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The British Library The Knowledge Network: The British Library Annual Report and Accounts 2008/09

Explore our year


Many activities took place to promote sharing the expertise and resources of the Library and its partners.



The Library hosted a series of TalkScience events, providing opportunities for scientists and those who use scientific information to engage and debate topical issues. The Library is part of an international alliance providing access to worldwide scientific databases,

As part of the UK PubMed Central programme, the number of free, downloaded journal articles increased nine-fold over the year. The Library worked with its partners, Mimas (at the University of Manchester) and the European Bioinformatics Institute, and secured additional funding to further develop the service.

A major new three-year study was commissioned with the Joint Information Systems Committee (JISC) into the research behaviour of research students born between 1982 and 1994 – dubbed 'Generation Y'. The aim is to explore ways in which services might be remodelled for future generations.

A three-year research project on The Italian Academies 1530 – 1630: a themed collection database went ahead in collaboration with Royal Holloway, University of London, and supported by the Arts and Humanities Research Council. An online catalogue of books published by the academies will be created, to facilitate access for scholars.

The Library hosted the LIBER Library Collection Security Conference, a forum to share experience in managing risks, investigating incidents and preventing loss, sponsored by the Association of European Research Libraries.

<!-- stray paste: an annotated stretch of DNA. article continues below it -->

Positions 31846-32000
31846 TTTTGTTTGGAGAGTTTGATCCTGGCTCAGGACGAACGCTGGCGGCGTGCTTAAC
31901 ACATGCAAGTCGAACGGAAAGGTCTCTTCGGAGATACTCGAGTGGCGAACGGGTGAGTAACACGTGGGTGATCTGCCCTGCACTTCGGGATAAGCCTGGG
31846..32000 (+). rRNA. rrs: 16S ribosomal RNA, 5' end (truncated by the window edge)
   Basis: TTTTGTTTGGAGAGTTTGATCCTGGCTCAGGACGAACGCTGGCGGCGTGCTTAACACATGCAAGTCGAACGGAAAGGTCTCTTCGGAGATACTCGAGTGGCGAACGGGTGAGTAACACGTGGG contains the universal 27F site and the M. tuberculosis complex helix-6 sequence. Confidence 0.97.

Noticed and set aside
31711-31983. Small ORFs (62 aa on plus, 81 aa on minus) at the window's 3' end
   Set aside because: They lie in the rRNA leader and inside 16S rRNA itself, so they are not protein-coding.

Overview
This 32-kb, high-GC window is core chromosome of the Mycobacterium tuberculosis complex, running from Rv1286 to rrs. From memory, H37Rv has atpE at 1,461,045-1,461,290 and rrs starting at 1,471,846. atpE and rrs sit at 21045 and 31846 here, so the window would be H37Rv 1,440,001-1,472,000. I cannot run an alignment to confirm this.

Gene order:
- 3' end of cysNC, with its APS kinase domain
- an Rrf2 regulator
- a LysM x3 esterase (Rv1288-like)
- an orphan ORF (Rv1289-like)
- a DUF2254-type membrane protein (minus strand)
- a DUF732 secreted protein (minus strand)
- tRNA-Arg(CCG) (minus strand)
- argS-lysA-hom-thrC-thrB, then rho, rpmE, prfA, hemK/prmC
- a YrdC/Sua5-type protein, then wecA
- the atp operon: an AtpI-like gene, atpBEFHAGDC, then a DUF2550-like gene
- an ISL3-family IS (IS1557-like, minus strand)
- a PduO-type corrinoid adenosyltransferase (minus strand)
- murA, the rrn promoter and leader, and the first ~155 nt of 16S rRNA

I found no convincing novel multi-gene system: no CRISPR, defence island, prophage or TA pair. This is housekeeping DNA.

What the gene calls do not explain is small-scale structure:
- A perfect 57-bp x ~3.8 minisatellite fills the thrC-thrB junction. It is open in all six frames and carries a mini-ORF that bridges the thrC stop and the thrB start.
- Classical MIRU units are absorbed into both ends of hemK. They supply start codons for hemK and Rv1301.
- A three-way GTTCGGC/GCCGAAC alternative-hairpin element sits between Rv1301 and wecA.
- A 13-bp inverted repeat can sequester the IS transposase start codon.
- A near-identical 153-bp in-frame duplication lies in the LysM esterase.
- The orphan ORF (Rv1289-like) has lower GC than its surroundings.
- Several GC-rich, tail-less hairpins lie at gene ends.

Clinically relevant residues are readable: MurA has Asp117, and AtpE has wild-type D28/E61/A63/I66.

Addressing the severe shortage of conservation training, the Library continued to offer internships in sound archiving and book conservation.

Welfare Reform on the Web, an abstracting service for social policy researchers and practitioners, celebrated ten years in production with a seminar on social citizenship, human rights and poverty. This was one of a number of events led by the Social Sciences team to engage with the social sciences research community. Events were also run in partnership with other organisations such as The National Archives and the Economic and Data Service (ESDS). Further support for the social sciences community was given by hosting PhD students on placements, funded by the Economic and Social Research Council (ESRC), through the Library's own National Training Postgraduate Training Days and through joint-leadership of two ESRC-funded seminar series on Corporate Social Responsibility and Multi-modality of PhD theses.

The annual Douglas W Bryant Lecture was given by the respected US political commentator Larry Sabbato, who looked back at the historic US election of 2008.

The Business & IP Centre worked with more than 150 organisations, to share a broad range of expertise with its 34,400 annual users. It responded to the economic recession by launching an outreach programme targeted at unemployed people and undergraduates, and developing a new series of workshops and events aimed at helping small businesses survive and thrive in the recession. In addition, it continued to develop its web-based services by launching a suite of e-learning courses which take users step by step through the protection, development and exploitation of their ideas, and producing live webcasts of its popular 'Inspiring Entrepreneurs' series.